Plant-Based Stopper Soon to be a Reality

Friday, 1 March, 2013
The Drinks Business
Synthetic closure specialist Nomacorc is to launch a stopper made from plant-based polymers later this year.
Details of the new product, which will employ natural materials like corn or sugar cane in place of oil-derived products, will be announced in around eight weeks time, said Jeff Slater, global director of marketing at Nomacorc, said yesterday.

According to his colleague, Maurizio Ugliano, who is enological research manager at the closure producer, “No-one in the wine industry has ever worked with these materials, although they are used in soft drinks and mineral water [packaging].”

Slater admitted that recreating the chemistry of oil-derived polymers using natural raw materials was “very difficult,” particularly in the manufacturing of the company’s co-extruded synthetic corks, and hence Nomacorc’s upcoming new product carries a patent.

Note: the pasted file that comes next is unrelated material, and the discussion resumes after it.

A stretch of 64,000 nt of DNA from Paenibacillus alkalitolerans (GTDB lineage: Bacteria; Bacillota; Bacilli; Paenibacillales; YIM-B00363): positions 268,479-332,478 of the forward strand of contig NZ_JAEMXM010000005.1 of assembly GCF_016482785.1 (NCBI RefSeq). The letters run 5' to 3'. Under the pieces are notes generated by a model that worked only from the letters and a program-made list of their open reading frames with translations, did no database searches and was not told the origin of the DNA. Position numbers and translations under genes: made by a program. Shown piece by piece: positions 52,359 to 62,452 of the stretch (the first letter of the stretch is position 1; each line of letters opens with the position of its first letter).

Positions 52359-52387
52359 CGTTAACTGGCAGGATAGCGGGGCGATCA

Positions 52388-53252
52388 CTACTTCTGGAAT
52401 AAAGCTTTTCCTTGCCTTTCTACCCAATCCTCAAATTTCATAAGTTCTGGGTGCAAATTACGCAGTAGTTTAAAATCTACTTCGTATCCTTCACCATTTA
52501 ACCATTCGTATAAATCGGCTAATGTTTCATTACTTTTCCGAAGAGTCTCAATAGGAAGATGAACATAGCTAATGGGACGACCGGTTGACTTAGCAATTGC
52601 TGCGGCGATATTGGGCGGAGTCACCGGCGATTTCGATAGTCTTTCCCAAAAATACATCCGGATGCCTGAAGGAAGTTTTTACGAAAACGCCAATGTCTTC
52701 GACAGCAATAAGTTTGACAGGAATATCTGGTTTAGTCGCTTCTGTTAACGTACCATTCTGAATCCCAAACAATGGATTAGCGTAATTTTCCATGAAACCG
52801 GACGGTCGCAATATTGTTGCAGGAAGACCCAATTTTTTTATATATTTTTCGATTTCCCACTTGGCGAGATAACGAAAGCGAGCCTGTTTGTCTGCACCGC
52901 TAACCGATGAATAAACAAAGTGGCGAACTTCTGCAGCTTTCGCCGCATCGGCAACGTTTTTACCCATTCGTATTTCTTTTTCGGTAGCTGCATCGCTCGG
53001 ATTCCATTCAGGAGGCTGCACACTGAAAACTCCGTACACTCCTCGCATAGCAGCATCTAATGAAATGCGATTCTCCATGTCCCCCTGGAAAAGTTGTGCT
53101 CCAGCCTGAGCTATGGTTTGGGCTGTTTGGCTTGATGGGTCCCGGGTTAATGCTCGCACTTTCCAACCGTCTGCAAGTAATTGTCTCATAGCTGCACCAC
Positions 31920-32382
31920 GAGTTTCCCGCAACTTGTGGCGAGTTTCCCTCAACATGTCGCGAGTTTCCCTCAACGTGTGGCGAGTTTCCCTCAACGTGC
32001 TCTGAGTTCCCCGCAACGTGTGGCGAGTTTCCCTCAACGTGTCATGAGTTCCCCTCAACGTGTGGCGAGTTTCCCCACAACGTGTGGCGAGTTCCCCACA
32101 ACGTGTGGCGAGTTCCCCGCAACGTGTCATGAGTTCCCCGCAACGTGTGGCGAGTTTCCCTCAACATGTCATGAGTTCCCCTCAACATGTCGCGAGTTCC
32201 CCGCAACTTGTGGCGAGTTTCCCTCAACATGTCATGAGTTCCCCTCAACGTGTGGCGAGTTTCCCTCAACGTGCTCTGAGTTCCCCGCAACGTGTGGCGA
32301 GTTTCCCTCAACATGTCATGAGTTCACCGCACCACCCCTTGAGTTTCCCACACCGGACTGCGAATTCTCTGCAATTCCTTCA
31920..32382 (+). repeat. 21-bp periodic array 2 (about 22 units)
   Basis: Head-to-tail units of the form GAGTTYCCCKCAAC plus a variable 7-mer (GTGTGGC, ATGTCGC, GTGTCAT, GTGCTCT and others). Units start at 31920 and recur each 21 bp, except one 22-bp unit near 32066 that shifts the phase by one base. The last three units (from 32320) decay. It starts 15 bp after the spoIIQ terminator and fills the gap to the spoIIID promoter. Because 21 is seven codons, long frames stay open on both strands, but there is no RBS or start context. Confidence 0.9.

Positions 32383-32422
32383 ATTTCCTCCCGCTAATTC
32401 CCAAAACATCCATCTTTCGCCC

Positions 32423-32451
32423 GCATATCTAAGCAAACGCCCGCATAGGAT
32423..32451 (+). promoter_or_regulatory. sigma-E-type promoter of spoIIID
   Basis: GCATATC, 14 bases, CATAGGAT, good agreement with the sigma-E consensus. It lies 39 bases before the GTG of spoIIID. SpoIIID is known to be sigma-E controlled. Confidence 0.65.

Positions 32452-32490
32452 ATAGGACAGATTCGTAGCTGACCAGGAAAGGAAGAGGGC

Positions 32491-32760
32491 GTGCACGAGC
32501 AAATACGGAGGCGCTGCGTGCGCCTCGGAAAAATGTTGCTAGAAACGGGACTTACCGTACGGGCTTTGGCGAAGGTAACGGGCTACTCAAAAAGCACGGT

However, the closures won’t be made exclusively from plant-based polymers, with around 50 percent  of the new stopper made using natural materials – which Slater said was a higher content than Coca-Cola’s “plant bottle.”

Slater believes there is a demand from winemakers for a synthetic cork incorporating plant-based polymers because the closure offers some of the environmental benefits of natural cork, but the consistency of a synthetic product.

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WineLand

The prototype product has been dubbed NomaCap.
The prototype product has been dubbed NomaCap.

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